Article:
# Solve the 15 Puzzle (the tile-sliding puzzle)

The 15 Puzzle is a famous puzzle involving sliding 15 tiles around on a 4x4 grid. Starting from a random configuration, the goal is to arrange the tiles in the correct order. Here is an example of a solved 15 Puzzle:

``````01 02 03 04
05 06 07 08
09 10 11 12
13 14 15
``````

Each move on the puzzle is of the form Up/Down/Left/Right. The move "Down" consists of sliding the tile that is above the empty spot downward. The move "Right" consists of sliding a tile to the right, into the empty spot. Here is how the board looks after the moves Down and Right.

``````01 02 03 04
05 06 07 08
09 10    11
13 14 15 12
``````

The goal of this challenge is to write a program that can output the series of moves needed to solve the 15 Puzzle. The winner is the program who solves the five test cases (below) in the fewest total moves. The generated solution does not need to be a perfect solution, it merely has to be better than the competitors. For each individual test case, the program should not take more than ten seconds on a reasonable machine.

Your program must be able to solve any puzzle that is solvable, I'm just using these five test cases as the scoring.

Your program will receive the unsolved 15 Puzzle as input in the format of a 2D array. The 2D array can be formatted according to the language used, or changed if the language does not have 2D arrays. The first element of the first sub-array will be the number in the upper left, and the last element of the first sub-array will be the number in the upper right. A `0` will be the empty space.

As output, your program should print a list of moves in the order that they need to be performed. Each step should be numbered in order to increase the usability of the results.

EDIT: Based on comments, I will allow output to be in either the form of Down/Up/etc or in the form of the coordinates of the piece to move. As this is not code golf, the most important part is to solve the puzzle.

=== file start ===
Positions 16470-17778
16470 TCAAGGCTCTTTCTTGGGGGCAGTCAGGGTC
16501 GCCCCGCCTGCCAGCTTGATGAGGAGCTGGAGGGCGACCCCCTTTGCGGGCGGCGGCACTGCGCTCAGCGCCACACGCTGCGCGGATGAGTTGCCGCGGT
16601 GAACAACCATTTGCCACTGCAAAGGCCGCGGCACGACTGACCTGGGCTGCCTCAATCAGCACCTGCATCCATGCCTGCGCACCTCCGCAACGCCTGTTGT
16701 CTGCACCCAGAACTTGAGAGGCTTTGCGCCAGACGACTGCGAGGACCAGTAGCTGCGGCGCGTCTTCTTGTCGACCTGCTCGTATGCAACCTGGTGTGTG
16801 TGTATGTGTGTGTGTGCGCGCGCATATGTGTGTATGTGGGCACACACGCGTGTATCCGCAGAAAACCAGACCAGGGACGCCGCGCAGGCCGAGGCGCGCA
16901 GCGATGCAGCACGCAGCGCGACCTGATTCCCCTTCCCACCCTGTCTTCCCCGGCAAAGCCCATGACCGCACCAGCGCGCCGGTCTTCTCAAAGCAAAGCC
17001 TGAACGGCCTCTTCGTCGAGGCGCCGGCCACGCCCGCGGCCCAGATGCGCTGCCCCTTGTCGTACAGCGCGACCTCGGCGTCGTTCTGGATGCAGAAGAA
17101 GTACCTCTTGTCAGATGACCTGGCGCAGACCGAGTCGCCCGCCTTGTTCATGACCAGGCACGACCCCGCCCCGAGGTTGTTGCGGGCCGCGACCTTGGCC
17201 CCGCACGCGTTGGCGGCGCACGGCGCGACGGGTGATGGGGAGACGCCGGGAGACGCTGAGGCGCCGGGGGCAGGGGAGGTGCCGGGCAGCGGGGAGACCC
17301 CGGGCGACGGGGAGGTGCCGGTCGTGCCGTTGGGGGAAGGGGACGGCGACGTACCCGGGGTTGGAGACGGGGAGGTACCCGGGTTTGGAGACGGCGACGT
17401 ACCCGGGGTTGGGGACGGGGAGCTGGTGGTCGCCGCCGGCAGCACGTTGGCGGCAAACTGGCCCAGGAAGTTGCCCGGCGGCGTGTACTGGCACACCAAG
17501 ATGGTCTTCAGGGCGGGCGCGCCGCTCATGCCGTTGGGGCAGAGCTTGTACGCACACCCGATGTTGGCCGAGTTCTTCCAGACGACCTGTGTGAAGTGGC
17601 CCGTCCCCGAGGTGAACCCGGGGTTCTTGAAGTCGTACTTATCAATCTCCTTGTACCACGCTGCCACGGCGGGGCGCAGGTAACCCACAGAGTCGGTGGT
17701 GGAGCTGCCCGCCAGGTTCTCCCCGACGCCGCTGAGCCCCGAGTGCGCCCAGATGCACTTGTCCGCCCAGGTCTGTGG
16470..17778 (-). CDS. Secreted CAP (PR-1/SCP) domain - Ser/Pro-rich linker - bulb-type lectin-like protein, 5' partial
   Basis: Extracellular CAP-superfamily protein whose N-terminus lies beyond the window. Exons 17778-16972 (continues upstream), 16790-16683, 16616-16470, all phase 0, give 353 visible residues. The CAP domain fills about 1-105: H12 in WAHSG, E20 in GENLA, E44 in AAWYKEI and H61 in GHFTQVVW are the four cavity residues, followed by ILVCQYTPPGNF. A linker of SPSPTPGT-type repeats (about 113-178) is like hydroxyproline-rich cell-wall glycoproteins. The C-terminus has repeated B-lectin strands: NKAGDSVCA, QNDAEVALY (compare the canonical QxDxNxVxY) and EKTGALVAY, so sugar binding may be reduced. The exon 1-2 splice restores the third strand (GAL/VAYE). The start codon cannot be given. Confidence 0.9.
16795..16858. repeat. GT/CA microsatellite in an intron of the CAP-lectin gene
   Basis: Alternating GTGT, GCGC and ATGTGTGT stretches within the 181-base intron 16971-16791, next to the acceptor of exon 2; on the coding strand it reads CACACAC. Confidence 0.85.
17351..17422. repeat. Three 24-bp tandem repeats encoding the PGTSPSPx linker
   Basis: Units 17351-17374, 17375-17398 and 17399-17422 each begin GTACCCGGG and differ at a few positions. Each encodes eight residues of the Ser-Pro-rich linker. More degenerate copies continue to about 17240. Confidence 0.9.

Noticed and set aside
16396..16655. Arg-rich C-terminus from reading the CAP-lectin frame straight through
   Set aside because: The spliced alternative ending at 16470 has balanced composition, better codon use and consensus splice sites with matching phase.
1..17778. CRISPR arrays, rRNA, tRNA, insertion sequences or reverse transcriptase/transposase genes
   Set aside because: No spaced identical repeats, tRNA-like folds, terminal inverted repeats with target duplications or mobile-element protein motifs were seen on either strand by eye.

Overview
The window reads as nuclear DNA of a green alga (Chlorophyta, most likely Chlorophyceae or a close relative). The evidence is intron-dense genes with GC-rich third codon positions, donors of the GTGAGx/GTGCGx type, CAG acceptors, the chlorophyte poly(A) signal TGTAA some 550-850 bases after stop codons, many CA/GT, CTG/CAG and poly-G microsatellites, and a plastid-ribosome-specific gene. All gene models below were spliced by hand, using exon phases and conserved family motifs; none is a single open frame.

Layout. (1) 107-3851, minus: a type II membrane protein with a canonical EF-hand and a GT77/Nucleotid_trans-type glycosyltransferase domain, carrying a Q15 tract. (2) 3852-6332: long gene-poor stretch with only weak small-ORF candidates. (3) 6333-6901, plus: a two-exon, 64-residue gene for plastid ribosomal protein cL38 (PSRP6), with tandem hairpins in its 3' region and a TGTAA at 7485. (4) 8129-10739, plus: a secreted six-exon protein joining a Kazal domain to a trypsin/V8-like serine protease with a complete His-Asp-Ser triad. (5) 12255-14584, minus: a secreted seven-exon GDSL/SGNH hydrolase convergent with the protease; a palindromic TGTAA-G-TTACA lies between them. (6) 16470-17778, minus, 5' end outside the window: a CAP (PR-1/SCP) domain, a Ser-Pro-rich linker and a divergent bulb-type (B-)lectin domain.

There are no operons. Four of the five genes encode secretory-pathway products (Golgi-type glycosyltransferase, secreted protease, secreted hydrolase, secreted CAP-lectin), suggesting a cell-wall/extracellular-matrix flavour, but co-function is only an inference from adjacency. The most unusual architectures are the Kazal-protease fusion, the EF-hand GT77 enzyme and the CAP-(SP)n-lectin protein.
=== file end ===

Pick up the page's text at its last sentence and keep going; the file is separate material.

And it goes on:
Some other general rules involve no using an outside source, etc.

Test Case 1

``````([5,1,7,3],[9,2,11,4],[13,6,15,8],[0,10,14,12])
``````

Example Output:

``````1: Down
2: Down
3: Down
4: Left
....
``````

Test Case 2

``````([2,5,13,12],[1,0,3,15],[9,7,14,6],[10,11,8,4])
``````

Test Case 3

``````([5,2,4,8],[10,0,3,14],[13,6,11,12],[1,15,9,7])
``````

Test Case 4

``````([11,4,12,2],[5,10,3,15],[14,1,6,7],[0,9,8,13])
``````

Test Case 5

``````([5,8,7,11],[1,6,12,2],[9,0,13,10],[14,3,4,15])
``````
-
Must the solver be able to solve more than just these 5? – Matt Aug 3 '12 at 17:46
– Gareth Aug 3 '12 at 17:46
@Matt It should be able to solve any puzzle that is solvable. I thought that was implied, but I'll make it more explicit. – PhiNotPi Aug 3 '12 at 17:50
the way i am doing would be more easy to output the moves as single coordinates. like, you move that coordinate to the only legal move (the withe space). Is outputing in this way allowed? – ajax333221 Aug 3 '12 at 20:46
@ajax333221 I like that style of output more since it is easier to generate from most languages. – FUZxxl Aug 4 '12 at 13:35